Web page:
Feb 7, 2010
152
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Pre-Medical
Here's a question I got right on TBR, but I think my understanding is still a little shaky despite having read the answer explanation.

upload_2013-12-25_10-25-28.png


So this is a graph of endothermic enthalpy, where the dH of the products is greater than that of the reactants.
upload_2013-12-25_10-26-18.png

The answer explanation says that for an endothermic reaction the dG of the bonds broken are greater than then dG of the bonds formed. To break bonds you need to supply E in the form of H, hence why in this case the reaction is Endothermic because the products are at a higher E than the Reactants.

Lattice E is what holds the salts together and those are the bonds that are being broken,

My question where does the Solvation E come from? the H2O that's breaking the bonds?

And what bonds are being formed here if this salt is dissociating? Is it the individual ions (NH4+ and NO3-) being solvated by H2O mlcls?

In the future, how should I think about this problem? My logic was that if dG of the bonds being broken > dG of the bonds formed, then the products are going to have more dH due to the E released from the broken bonds? Am I thinking of this the right way?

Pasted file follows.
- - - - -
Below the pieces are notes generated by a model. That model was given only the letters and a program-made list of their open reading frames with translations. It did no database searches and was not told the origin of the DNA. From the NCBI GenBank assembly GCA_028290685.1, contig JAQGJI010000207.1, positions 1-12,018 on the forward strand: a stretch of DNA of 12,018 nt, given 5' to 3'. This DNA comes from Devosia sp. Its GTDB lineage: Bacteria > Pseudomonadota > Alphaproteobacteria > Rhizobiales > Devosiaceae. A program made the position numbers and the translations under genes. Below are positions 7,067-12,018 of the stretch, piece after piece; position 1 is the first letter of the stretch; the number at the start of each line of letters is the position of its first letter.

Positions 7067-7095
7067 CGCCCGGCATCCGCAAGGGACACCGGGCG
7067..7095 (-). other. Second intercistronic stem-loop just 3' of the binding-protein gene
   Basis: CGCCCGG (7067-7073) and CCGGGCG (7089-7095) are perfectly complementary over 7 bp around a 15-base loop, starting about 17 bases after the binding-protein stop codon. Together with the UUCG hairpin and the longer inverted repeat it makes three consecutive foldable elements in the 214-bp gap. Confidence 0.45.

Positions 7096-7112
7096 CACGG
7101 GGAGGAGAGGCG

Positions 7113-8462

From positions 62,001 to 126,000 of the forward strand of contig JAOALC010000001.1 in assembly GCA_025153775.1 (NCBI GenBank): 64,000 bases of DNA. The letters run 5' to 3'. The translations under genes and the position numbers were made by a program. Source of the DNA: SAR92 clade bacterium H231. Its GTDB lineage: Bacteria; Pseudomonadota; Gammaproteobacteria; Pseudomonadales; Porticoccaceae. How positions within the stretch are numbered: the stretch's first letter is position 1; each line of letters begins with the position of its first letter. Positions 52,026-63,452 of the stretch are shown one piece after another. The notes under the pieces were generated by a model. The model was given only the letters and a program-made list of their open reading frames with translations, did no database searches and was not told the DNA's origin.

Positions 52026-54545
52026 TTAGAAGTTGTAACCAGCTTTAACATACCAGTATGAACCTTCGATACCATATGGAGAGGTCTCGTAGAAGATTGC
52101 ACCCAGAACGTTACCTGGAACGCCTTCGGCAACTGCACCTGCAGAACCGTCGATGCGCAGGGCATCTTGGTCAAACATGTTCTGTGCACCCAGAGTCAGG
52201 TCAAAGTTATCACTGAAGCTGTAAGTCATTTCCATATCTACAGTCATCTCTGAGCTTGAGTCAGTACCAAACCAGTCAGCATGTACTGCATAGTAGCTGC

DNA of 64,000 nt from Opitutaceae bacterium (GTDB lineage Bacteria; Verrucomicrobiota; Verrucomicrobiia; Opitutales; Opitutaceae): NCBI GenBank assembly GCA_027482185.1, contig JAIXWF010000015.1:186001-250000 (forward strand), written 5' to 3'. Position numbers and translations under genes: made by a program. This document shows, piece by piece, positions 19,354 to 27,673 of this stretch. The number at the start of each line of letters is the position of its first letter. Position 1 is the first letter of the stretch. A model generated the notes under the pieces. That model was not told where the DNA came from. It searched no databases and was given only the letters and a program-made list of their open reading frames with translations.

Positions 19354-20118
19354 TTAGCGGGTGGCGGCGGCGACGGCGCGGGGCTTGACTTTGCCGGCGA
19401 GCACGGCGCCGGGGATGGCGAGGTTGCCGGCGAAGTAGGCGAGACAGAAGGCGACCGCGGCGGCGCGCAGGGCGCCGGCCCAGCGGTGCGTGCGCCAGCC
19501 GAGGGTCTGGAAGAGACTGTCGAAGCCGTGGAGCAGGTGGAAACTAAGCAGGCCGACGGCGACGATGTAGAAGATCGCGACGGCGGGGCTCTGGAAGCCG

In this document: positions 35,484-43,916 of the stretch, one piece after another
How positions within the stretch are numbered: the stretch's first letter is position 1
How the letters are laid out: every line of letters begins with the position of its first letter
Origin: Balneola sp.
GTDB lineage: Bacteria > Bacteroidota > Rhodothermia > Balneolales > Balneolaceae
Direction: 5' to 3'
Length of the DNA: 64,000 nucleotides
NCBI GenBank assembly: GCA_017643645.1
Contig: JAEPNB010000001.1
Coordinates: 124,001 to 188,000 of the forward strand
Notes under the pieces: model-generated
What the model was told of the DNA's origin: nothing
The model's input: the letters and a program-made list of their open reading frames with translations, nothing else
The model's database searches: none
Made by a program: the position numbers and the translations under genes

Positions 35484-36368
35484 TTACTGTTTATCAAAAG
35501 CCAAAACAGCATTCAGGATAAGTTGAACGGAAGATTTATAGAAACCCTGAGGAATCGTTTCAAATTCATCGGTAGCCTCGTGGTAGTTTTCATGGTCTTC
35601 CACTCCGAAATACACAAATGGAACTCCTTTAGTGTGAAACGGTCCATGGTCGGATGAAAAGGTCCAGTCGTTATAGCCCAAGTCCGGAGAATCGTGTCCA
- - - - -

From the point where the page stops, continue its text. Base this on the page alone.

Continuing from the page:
jetsfan1234

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Jun 21, 2013
189
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Be careful not to confuse free energy (G) with enthalpy (H). The reaction is endothermic, which means the change in enthalpy (H) must be positive. However, the overall free energy change (Delta G) MUST be negative, otherwise the reaction would not be spontaneous.

Semantics are confusing in this problem. "lattice energy" and "solvation energy" are measures of enthalpy (H).
Lattice energy = energy required to break the ionic bonds of NH4NO3
Solvation energy = energy released when NH4NO3 is solvated by H20 to form a solution.

Basically, the change in H is positive, which means energy (heat) must be added in order to solvate the Nh4N03. The reaction occurs spontaneously because the positive change in entropy (delta S) offsets the positive change in enthalpy, leading to an overall negative DeltaG.

Delta G = Delta H - T(Delta S).